Yet another measure that colors interpretation of imaging data is the threshold researchers use to classify a person as amyloid-positive or -negative. Many groups set an SUVR value of 1.4 or higher as being amyloid positive. In the preconference imaging symposium, Sylvia Villeneuve, who works with Jagust at Berkeley, claimed this number is too high. In an approach others praised for its elegance, she reanalyzed the rationale for this figure and concluded that it should be lower.
First, Villeneuve compared amyloid uptake among 154 cognitively normal old adults and a sample of young adults presumed to be amyloid-free. That analysis suggested that a Pittsburgh compound B (PiB) SUVR threshold of 1.19 predicts amyloid deposition. In another test, she looked at Gaussian distributions of SUVRs. That showed two major groups with low and high values that reflect amyloid-negative and -positive individuals. An SUVR of 1.22 equated to a 90 percent probability of being in the low or amyloid-negative range. She obtained the same value from a cluster analysis, where she looked at 74 different brain regions to see which discriminated individuals with and without amyloid and at what SUVR threshold amyloid began to appear.
Finally, Villeneuve reported a voxel-wise estimate. In this analysis, she took 22 people with the lowest SUVRs, compared them to 22 people with the next-highest SUVRs (the test group), and looked voxel by voxel for differences in amyloid. If none appeared, she added the person with the next-highest SUVR into the test group (removing the person with the lowest SUVR) and re-ran the analysis. She kept this "sliding-window approach" going until she detected a difference between the two groups. That occurred when the SUVR reached 1.19.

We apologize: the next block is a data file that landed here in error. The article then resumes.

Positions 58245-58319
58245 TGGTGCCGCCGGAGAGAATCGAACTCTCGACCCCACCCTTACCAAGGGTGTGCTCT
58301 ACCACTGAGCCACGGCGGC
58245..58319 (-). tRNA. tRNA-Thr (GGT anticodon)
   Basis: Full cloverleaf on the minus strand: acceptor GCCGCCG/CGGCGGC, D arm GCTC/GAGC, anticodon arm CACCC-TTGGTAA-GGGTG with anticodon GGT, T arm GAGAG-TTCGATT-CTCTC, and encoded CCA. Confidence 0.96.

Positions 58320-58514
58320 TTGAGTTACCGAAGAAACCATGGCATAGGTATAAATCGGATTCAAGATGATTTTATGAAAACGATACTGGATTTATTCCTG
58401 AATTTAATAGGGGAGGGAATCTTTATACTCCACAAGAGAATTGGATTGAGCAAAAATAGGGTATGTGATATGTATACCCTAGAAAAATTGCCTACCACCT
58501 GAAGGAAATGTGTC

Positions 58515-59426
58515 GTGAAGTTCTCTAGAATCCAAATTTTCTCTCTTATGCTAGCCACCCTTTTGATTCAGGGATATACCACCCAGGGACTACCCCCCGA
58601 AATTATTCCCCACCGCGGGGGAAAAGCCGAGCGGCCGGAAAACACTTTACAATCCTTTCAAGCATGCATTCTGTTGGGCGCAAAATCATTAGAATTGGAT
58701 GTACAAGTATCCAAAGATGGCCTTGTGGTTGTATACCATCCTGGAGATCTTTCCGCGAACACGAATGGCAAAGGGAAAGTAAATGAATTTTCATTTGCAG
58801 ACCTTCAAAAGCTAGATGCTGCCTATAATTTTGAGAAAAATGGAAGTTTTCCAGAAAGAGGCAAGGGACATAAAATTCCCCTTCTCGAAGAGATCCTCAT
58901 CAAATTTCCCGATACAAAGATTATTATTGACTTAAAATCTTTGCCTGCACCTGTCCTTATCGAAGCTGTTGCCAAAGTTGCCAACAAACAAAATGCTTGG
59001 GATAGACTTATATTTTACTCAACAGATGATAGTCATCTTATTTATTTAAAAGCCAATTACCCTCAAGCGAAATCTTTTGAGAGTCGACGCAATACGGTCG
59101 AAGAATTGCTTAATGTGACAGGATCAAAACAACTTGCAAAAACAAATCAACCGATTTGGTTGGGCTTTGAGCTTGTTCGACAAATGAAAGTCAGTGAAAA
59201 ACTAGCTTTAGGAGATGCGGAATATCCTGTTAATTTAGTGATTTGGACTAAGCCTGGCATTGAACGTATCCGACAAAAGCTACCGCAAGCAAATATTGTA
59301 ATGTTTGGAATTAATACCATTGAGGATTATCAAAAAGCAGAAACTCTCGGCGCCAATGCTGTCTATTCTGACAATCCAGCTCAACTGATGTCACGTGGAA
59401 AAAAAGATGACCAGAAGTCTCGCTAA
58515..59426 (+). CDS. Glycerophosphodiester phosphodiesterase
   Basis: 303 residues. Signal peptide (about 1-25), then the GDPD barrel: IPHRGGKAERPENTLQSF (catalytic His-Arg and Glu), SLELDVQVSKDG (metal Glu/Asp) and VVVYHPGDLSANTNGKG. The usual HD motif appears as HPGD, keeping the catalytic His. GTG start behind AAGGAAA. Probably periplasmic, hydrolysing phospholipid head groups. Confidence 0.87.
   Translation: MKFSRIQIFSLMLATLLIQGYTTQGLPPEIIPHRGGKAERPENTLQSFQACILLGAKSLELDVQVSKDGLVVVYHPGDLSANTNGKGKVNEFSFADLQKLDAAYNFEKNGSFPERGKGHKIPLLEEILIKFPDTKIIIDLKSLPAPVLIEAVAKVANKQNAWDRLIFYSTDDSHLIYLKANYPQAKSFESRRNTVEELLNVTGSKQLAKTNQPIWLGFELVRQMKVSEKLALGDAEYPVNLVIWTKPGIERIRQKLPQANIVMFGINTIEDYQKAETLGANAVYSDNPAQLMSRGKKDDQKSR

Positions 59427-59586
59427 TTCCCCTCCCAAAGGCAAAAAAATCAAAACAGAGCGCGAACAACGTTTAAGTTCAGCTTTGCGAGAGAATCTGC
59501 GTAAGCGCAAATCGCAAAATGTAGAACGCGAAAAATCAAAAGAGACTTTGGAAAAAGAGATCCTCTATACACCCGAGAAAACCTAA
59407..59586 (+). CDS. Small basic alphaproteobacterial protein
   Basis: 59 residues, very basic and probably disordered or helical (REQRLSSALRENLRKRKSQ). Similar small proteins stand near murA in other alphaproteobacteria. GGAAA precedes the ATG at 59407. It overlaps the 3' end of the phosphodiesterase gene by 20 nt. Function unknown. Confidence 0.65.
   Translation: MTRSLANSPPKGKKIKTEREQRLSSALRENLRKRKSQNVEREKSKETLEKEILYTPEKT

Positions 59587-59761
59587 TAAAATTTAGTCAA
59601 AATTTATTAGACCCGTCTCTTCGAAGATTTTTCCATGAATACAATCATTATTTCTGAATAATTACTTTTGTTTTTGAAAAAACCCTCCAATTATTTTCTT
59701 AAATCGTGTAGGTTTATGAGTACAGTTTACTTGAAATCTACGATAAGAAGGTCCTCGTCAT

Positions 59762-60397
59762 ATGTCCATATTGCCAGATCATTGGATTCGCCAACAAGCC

Villeneuve used this data to suggest that lower thresholds would better capture people who are Aβ positive. Cliff Jack, Mayo Clinic, Rochester, Minnesota, was concerned about false positives and said that lower thresholds might only work for specific amyloid ligands and specific algorithms. "If we used a threshold of 1.2, everyone over 50 would be amyloid-positive," he said.
Jagust, working with Gil Rabinovici at the University of California, San Francisco, correlated thresholds with pathological data from about 50 cases of dementia/MCI and a few controls. At AAIC, he reported that the lower threshold SUVR values for PiB are highly specific. "We were surprised it did not lead to more false positives," he said. On top of this, the sensitivity increased to 80 percent, from 60 percent for the high-threshold SUVR. "The literature suggests sensitivity is mid- to high 90s for the higher-threshold values," he said. When he applied the higher SUVRs reported by others, the sensitivity was lower. "If we use the high-threshold values, we may miss a fair proportion of cases that have low numbers of plaques," he said.
Jagust agreed with Jack that many different parameters go into setting SUVR thresholds. The important thing is to pick the number rationally, not just follow figures reported in the literature. "If you want to find out how amyloid changes as people age, for example, then you may want to use a lower threshold," he said.
Victor Villemagne, Austin Health in Melbourne, Australia, used Villeneuve's lower SUVR threshold to estimate how long it takes people to develop memory problems once they become amyloid positive. He reported that in the Australian Imaging Biomarkers & Lifestyle Flagship Study of Ageing, memory impairment correlated with SUVRs of 1.4 and above. Based on a pathology threshold of 1.2 and a memory threshold of 1.4, Villemagne calculated a window of five to seven years’ time to intervene before people with the first wisps of amyloid in the brain start to notice memory problems.—Tom Fagan